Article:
Office of the National Cyber Director publishes report pushing memory-safe languages

The report is a crucial contribution to advancing national cybersecurity efforts, building upon the foundation laid by the President’s National Cybersecurity Strategy.

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The Office of the National Cyber Director (ONCD) has unveiled a detailed technical report titled ‘Back to the Building Blocks: A Path Toward Secure and Measurable Software.

The report underlines the pressing need to address undiscovered vulnerabilities that malicious actors can exploit in the digital ecosystem. It articulates two strategic approaches to achieve this goal: firstly, reducing the attack surface in cyberspace by preventing entire classes of vulnerabilities, and secondly, anticipating systemic security risks by enhancing diagnostics for measuring cybersecurity quality.

It emphasises the necessity of collaboration with the technical community, which is deemed well-positioned to take effective action in securing our digital landscape in this decisive decade.

The first strategic approach involves securing the building blocks of cyberspace, emphasising the need to eliminate vulnerabilities at scale. Analysis of common vulnerabilities and exposures (CVE) data has identified memory safety vulnerabilities as a pervasive class of bugs over the years. The report advocates for a proactive role from creators of software and hardware, emphasising that they are best positioned to make progress in securing the programming language—a fundamental building block of cyberspace. Using memory-safe programming languages is highlighted as a highly leveraged method to eliminate most memory safety errors and significantly improve software security.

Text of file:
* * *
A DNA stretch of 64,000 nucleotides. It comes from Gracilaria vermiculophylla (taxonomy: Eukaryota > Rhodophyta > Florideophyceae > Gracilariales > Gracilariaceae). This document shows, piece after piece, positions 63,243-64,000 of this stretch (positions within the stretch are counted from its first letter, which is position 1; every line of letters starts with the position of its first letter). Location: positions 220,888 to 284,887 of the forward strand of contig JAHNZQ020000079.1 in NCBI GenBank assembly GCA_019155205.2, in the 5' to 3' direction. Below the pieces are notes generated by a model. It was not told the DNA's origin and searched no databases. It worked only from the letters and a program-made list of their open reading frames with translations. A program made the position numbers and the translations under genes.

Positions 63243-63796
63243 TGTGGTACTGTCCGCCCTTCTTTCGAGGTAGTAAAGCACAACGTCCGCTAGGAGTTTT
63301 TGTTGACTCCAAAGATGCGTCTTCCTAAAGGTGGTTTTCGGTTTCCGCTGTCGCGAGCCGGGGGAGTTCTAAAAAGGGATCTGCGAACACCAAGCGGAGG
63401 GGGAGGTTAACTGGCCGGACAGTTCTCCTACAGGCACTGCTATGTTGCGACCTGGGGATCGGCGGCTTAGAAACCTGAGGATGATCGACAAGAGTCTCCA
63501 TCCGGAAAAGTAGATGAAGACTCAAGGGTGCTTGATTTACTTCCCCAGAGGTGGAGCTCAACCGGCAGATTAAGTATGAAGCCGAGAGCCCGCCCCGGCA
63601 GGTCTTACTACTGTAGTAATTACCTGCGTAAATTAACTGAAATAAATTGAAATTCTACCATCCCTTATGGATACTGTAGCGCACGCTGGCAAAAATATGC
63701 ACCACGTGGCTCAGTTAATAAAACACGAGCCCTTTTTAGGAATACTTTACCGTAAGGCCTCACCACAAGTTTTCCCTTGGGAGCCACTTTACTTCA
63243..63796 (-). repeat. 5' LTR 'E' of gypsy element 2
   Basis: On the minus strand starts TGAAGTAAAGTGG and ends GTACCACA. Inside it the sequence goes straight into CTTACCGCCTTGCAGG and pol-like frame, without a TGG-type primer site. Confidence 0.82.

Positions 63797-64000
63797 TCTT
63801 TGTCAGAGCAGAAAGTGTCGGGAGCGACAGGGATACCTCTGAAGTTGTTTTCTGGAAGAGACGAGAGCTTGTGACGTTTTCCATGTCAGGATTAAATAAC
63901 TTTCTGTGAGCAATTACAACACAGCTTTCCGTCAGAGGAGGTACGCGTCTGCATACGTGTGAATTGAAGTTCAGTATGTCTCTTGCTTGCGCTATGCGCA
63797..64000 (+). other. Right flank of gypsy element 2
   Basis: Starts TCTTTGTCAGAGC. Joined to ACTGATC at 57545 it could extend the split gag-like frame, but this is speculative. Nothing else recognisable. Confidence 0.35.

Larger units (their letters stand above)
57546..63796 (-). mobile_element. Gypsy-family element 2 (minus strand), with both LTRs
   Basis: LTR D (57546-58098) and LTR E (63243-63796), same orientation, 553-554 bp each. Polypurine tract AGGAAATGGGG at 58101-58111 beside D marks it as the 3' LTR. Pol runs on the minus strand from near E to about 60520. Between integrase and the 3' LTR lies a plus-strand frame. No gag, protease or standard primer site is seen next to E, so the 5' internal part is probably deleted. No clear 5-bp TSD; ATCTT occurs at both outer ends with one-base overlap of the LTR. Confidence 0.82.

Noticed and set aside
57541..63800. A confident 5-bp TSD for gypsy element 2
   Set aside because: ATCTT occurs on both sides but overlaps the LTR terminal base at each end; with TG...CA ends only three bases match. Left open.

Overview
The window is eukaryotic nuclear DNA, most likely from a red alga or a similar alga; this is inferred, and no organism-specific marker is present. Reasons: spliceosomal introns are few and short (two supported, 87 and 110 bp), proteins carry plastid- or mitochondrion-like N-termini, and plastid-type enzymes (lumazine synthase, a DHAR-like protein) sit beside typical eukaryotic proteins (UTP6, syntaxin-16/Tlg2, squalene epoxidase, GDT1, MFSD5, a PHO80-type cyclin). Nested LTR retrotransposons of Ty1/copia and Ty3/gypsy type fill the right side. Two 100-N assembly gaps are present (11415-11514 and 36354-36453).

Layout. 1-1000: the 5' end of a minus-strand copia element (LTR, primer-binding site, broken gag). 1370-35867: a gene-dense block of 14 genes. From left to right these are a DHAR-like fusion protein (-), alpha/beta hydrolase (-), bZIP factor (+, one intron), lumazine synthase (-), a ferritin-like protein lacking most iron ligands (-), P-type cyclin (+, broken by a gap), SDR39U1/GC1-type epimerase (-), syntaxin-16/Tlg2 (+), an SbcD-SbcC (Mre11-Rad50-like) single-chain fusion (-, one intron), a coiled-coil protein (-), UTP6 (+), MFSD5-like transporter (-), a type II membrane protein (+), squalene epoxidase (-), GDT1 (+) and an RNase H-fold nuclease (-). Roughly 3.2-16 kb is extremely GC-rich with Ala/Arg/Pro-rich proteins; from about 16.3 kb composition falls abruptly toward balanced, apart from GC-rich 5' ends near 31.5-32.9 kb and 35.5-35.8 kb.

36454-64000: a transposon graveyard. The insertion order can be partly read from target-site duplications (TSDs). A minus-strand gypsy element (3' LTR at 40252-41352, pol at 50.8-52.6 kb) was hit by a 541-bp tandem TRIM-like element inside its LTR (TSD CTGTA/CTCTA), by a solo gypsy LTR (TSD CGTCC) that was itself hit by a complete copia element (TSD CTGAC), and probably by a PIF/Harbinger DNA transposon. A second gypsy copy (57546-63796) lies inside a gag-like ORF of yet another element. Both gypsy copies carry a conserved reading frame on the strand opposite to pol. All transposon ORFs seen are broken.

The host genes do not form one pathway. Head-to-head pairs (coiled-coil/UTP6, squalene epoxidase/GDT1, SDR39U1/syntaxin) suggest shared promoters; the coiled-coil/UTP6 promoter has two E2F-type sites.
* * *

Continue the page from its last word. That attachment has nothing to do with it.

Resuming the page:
Addressing the Software Measurability Problem is the second strategic approach outlined in the report. To anticipate and mitigate systemic risks, better metrics are needed to determine the cybersecurity quality of software. The lack of information about software exposes organizations to risks, and creating effective metrics is challenging due to the dynamic and complex nature of the software ecosystem. The report calls for active involvement from the research community in advancing the science of measuring software, emphasizing the importance of software metrology as a critical research problem. Improved metrics will not only help prevent vulnerabilities but also inform decision-making for a range of stakeholders, fostering long-term investments in secure software development.

The comprehensive nature of this report is a result of incorporating critical input from leaders in the private sector, civil society, and academic communities. Public feedback from a Request for Information on Open-Source Software and Memory Safety, along with insights from nationwide technical workshops on Space Systems Cybersecurity, has been instrumental in shaping the concepts presented in the report.

As part of the report’s launch, the ONCD shared statements of support for software measurability and memory safety from technical leaders of leading global organizations. Furthermore, the ONCD pledges to continue working closely with public and private sector partners to implement the recommendations outlined in the report, fostering a collaborative approach to enhance the cybersecurity posture of the nation.